There was once a time when I loved Christmas. I loved the smell of cinnamon that would waft through my grandmother’s home while we tore through gifts piled high under the tree. The fun my brother and I used to have stuffing ourselves full of turkey and mashed potatoes until we were ready to explode. The laughter that we’d share with the people who we loved was so unforgettable in those days of carefree Christmases. There was just something about that time of year that brought smiles to faces and a feeling of cheer to the air.
But then adulthood hit and the reality of this god-awful month became painfully clear. Let us remember the fact that you will probably be plunging yourself into thousands of dollars of debt in order to achieve the “perfect” Christmas experience for you and your family. Not to mention the high-stress state of affairs that is the “family get-together”. All of the scheduling around each other’s plans can be enough to drive a person bonkers.
And please don’t get me started on the “one-upping” of the Jones’ at this sacred time of year. Right down the street we have our very own Griswold family who seem to think it is appropriate to drain the electricity grid every evening to show off their superb light show. How the hell am I supposed to compete with that? Here I am with a pitiable Charlie Brownish wreath that hangs lopsided off my front door and I am calling myself Martha-fucking-Stewart!
Well, don’t I sound like the Grinch? Before I know it I am going to be growing green body hair and people aren’t going to want to touch me with a thirty-nine and a half foot pole.
Each year when this month rolls around I tell myself that I shall not succumb to the scroogery. However every year once the pressure of Christmas envelopes me there I am yelling at Christmas carolers to get off my porch and telling the children that the Elf on the Shelf was too tired to get into any shenanigans the night before. Ugh it makes me guilty even writing it. Christmas is a difficult time of year and it only seems to be getting more and more complicated as I get older.
I had been telling the kids for weeks that after Lars’ birthday we would put the tree up. This is yet another Christmas event that has become more of a task than a treat. Each year it always seems to be a fight over who gets to put up what decorations and where on the tree they should go and how the proper way to string a strand of lights are and how much tinsel is too much tinsel—you get the point.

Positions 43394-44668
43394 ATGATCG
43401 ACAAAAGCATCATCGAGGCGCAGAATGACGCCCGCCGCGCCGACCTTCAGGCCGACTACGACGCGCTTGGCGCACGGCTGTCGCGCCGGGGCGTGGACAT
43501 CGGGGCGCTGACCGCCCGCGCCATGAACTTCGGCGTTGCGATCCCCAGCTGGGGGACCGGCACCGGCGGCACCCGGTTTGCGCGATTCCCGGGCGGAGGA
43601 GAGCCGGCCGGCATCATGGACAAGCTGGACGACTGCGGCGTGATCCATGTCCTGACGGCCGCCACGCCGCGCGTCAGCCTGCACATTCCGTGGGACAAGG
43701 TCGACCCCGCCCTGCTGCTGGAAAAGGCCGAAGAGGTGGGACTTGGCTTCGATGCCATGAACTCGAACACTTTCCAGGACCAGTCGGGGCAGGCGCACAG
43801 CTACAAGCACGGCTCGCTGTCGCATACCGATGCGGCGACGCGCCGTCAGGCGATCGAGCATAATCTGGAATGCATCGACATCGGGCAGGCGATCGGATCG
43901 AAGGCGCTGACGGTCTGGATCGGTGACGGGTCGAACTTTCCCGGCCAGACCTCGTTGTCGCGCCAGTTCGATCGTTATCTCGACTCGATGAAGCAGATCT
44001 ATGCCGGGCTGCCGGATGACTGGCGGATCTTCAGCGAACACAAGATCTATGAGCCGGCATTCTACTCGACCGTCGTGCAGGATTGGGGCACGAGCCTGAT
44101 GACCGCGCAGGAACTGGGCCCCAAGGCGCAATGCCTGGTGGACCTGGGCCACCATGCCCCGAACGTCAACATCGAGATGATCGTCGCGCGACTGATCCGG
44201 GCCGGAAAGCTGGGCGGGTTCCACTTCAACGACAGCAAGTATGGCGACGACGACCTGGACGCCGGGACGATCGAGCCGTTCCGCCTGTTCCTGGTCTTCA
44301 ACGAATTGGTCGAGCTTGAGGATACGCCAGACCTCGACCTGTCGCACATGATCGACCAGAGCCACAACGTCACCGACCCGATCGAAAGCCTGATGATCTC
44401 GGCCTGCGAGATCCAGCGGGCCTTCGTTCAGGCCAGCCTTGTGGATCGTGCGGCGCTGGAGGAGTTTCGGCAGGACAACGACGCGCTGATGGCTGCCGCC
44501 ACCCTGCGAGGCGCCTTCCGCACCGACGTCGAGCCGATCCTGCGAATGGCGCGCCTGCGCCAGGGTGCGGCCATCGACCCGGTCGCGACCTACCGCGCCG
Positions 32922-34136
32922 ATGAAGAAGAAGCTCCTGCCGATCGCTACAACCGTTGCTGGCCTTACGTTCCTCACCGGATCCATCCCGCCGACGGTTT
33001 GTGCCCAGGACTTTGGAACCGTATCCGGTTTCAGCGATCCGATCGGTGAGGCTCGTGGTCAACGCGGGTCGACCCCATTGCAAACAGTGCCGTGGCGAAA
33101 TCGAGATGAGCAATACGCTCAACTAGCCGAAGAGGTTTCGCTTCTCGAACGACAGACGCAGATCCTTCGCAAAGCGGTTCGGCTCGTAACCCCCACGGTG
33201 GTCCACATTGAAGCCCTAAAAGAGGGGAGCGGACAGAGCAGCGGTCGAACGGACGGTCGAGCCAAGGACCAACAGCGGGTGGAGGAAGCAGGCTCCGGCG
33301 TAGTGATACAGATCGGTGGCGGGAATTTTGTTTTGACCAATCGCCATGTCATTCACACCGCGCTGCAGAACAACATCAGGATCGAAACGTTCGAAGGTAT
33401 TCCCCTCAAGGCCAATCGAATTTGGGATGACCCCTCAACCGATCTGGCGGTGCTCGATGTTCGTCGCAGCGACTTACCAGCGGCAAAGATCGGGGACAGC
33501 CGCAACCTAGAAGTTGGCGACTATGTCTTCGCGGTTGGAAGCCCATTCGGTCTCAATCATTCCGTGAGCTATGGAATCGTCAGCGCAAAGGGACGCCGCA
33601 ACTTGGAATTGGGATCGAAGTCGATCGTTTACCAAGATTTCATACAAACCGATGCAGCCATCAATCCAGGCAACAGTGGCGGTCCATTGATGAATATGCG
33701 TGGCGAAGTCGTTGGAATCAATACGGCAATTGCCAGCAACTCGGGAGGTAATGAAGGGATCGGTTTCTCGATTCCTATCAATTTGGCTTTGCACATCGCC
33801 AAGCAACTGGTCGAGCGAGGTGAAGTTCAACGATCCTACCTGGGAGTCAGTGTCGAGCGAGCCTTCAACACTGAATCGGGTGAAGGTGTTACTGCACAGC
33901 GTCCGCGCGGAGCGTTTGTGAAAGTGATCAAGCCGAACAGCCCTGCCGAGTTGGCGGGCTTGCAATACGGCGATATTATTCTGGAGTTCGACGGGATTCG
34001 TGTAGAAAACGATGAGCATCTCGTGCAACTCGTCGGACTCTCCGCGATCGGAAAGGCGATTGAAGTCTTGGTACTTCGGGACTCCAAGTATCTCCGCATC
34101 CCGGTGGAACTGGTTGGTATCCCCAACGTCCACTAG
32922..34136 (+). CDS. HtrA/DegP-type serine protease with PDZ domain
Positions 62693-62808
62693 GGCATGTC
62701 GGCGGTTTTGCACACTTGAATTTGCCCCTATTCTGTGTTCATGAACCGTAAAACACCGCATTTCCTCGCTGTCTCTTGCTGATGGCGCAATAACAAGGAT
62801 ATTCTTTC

So begrudgingly I pulled out the tree from our storage area and began to set up. Something happened however as I placed the synthetic thing together…Some might say my, ‘small heart grew three sizes that day’. I watched as Sophie sorted eagerly through the antique decorations that my Mom had given to me several years back. Any other year when the kids have eyed the priceless bulbs I’ve stopped them in their tracks and told them that those decorations were for adults only, they’d be left with the paper-chains and popsicle stick picture frames they had made in preschool.
Maybe it was the way she ever so gently handled them or the gleam of wonder in her eyes as she sorted through these very old treasures but I decided to let Sophie and Lars do all of the decorating this year. After setting the tree up and stringing the lights (which seemed surprisingly easy when you forgot about the stress of it all) I found a seat on the couch.
I took that time to appreciate the joy that they were getting out of this tree decorating occasion. I played Christmas carols and made hot chocolate—the real kind of hot chocolate that my mom used to make for us.
After all was said and done the tree looked beautiful! All at once I didn’t care about coordinating the colors of the decorations or if the bulbs were evenly distributed, my heart was too warm to feel anxious about anything.
It was then that I realized that it isn’t childhood that makes Christmas a carefree and joyous time. It is having the ability to let go and simply be grateful for the people you love and the delight of the season itself.